It's never unusual to see deer dashing across highways in western Kansas.
And this time of year, the four-legged creatures' comings and goings become all the more common — and dangerous.
Deer are on the march in Kansas, as their breeding season arrives in October and runs into December. As a result, deer often bound across the highway, startling motorists and threatening those who drive into their path.
Making matters worse, a recent report showed the Sunflower State headed in the wrong direction regarding the risk of deer-related accidents.
A national ranking of states where drivers are most likely to hit a deer saw Kansas jump six spots in the past year, from 25th to 19th.
The report from State Farm listed the odds of a motorist in Kansas hitting a deer in the next 12 months at 1 in 128, worse than last year's 1 in 164 — even though drought has reduced the deer herd in the state.
Such a troubling trend points to a need for Kansas lawmakers and other officials to pursue more strategies to cull the deer population.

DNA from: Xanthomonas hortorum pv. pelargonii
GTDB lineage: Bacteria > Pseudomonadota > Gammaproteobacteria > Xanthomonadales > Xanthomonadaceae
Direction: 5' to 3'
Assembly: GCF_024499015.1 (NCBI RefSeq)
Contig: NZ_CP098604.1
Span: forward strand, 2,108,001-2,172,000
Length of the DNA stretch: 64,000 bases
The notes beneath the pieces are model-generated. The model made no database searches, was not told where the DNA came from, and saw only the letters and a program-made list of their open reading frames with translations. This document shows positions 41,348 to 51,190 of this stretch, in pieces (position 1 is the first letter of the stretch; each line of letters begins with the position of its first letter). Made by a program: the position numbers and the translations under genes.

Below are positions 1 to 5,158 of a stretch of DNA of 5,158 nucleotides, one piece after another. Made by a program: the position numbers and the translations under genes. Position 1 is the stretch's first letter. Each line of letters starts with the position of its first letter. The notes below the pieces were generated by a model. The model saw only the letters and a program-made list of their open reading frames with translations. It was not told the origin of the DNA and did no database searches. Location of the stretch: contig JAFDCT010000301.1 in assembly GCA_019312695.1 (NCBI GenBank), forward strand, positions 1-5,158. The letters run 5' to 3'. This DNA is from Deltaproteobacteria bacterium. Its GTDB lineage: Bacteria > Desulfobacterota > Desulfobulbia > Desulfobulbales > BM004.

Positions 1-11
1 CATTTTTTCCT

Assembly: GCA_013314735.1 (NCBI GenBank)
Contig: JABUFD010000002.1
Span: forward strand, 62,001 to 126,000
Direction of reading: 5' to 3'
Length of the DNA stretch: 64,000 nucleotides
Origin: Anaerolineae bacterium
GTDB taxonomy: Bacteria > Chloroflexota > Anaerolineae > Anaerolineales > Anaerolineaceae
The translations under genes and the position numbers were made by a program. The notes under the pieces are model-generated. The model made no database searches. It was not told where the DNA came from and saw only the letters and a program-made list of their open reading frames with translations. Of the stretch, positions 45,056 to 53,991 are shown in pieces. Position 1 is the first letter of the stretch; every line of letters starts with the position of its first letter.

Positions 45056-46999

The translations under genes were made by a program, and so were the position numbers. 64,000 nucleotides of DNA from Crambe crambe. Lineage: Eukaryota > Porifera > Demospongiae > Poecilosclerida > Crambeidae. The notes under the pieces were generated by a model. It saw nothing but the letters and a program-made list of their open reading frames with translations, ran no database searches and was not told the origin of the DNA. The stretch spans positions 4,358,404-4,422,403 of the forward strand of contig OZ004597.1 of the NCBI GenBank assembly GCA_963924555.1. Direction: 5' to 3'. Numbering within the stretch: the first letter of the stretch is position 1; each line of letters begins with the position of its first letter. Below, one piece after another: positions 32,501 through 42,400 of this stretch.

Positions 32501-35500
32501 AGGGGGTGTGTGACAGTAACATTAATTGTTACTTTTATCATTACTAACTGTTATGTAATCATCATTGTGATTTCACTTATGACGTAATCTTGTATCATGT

Beyond the threat to motorists, deer-related crashes also create a costly problem in vehicle repair and other property damage, as well as law enforcement resources needed to cover the wrecks.
As for staying safe on the road, law enforcement officials acknowledge there's no surefire way to prevent a deer-related accident, but offer ways to reduce the risk.
For one, be aware of areas that pose danger — most are marked by signs — and drive slowly and watch both sides of the road.
Deer often travel in groups. When one crosses the road, there may be others to follow, so motorists should slow down and watch carefully.
When deer do appear, motorists should not swerve to miss them. Swerving can cause motorists to veer into oncoming lanes or roll in ditches, which can be far more dangerous than hitting the deer.
So, until state efforts make greater inroads toward reducing the deer population, motorists should deploy their own best defense against deer encounters: Stay alert and use common sense on the road.